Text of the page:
People committed to continuous self-improvement seek out opportunities to change their perspective, understand diverse points of view, and cultivate compassion and empathy. Relocation is a pivotal time for this.
According to the IMPACT Group’s latest report, The People Perspective on Relocation, employees report the top reason they accept a relocation is for personal career development. A desire to grow drives them to accept the unknown in order to take a risk for their personal and professional gain.
This risk is rewarded in many ways, including:
– 71 percent new experiences
– 55 percent better long-term career
– 40 percent better community
Three guidelines to help you expand your horizons
1. Welcome the unique challenges of the move.
If this is your first move or even your first international move, you are likely unsure of what to expect. This means you might have trouble anticipating challenges before they find you.
As you navigate throughout the move, you’ll need to think quickly and adjust your expectations often. Cynthia Bucy, career and transition coach at IMPACT Group, recommended acknowledging that there is a grieving process that needs to take place. “You’re stepping away from what is familiar – perhaps a city you loved and a house you built,” she said. “There will be challenges. Recognizing these challenges will help you to not be fully blindsided.”
With this in mind, learn to be open and honest about your feelings both in the office and at home. It will serve you well as you work through each bump in the road.
2. Embrace diversity through making new friends.
Your move will give you an opportunity to explore other cultures, foods, hobbies and things to do. Seeing the new world around you will help you appreciate the diversity all around you. Take the opportunity to explore and be a tourist in your new home town.
It also provides you with a chance to branch out and meet new people. Bucy suggested, “Find ways to get to know your neighbors on a personal level. We naturally will ask them what lawn service or dry cleaner they use. We feel comfortable asking these questions. However, you’ll develop a meaningful relationship if you are intentional about going deeper than surface level.”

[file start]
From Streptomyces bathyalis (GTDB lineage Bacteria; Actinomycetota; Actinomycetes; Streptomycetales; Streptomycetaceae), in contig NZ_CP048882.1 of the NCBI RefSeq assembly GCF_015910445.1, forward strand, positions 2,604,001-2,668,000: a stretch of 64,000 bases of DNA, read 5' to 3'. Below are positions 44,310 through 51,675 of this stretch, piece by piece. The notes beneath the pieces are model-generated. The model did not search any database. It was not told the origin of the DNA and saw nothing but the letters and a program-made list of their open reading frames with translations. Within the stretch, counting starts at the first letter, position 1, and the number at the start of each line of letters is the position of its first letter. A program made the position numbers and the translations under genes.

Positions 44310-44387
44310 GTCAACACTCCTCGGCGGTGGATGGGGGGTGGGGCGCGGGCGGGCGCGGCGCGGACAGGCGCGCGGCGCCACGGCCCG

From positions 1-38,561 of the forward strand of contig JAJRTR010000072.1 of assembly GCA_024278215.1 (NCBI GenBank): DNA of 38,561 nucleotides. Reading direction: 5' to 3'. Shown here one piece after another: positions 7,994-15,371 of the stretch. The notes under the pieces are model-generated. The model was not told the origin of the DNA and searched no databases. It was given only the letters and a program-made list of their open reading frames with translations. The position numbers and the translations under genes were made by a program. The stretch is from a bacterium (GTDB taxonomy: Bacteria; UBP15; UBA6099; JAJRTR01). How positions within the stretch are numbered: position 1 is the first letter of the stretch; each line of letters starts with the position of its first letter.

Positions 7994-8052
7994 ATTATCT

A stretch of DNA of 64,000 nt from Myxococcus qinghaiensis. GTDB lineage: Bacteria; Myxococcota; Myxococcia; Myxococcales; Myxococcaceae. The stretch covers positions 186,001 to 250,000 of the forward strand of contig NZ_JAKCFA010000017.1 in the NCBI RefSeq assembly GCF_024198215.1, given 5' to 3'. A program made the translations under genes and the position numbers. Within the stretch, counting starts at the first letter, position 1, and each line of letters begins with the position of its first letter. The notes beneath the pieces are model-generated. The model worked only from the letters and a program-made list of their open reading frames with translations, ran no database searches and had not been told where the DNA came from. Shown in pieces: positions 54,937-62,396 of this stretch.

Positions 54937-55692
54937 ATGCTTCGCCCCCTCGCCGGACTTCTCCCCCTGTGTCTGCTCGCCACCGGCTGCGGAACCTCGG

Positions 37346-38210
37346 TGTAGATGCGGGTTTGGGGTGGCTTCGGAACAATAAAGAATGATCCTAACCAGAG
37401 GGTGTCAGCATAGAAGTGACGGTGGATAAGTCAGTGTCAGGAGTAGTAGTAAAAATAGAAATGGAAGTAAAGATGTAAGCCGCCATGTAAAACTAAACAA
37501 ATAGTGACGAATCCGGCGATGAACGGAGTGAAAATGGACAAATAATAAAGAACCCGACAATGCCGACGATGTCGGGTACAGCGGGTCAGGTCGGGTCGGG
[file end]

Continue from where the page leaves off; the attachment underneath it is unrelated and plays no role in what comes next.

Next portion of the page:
Spend time outside so you have more chances to encounter new neighbors. Host a dinner or coordinate a block party to get other families engaged. Invite coworkers and their families to join you at an event. Small steps like this can lead to lasting friendships.
Regina Moser, career and transition coach at IMPACT Group, learned the importance of being a joiner after relocating six times for her husband’s career. “Being the new kid on the block can be challenging. It was important for me to be a welcoming presence and say, ‘Welcome, welcome, welcome!’ to new people and new experiences.”
Moser coaches her clients on the significance of taking initiative instead of waiting for a personal invitation. “You’ve got to learn to be okay with knocking on doors.”
3. Accept that the different scenarios that arise are opportunities for self-development.
Cultural nomad Tracy Kautzmann, director of Global Client Services, said: “As change takes place, you may feel overwhelmed and lost. Growing from the change can be daunting and scary at first.” But a new and improved you can emerge.
“Many of the individuals I coach treat the relocation as a new beginning,” Bucy said. “They take the opportunity to do things they’ve always wanted to do but never made time for.” The coaching process can bring clarity on what to embrace next.
Moser added, “I learned that each relocation was an opportunity to reinvent myself. Gaining the ability to creatively and quickly learn new information is one gift of moving.”
Your attitude about the move will dictate many of these areas. When you view the experience as a bold new adventure, you’re excited for what lies ahead — and willing to make the most of a few setbacks while creating your new life.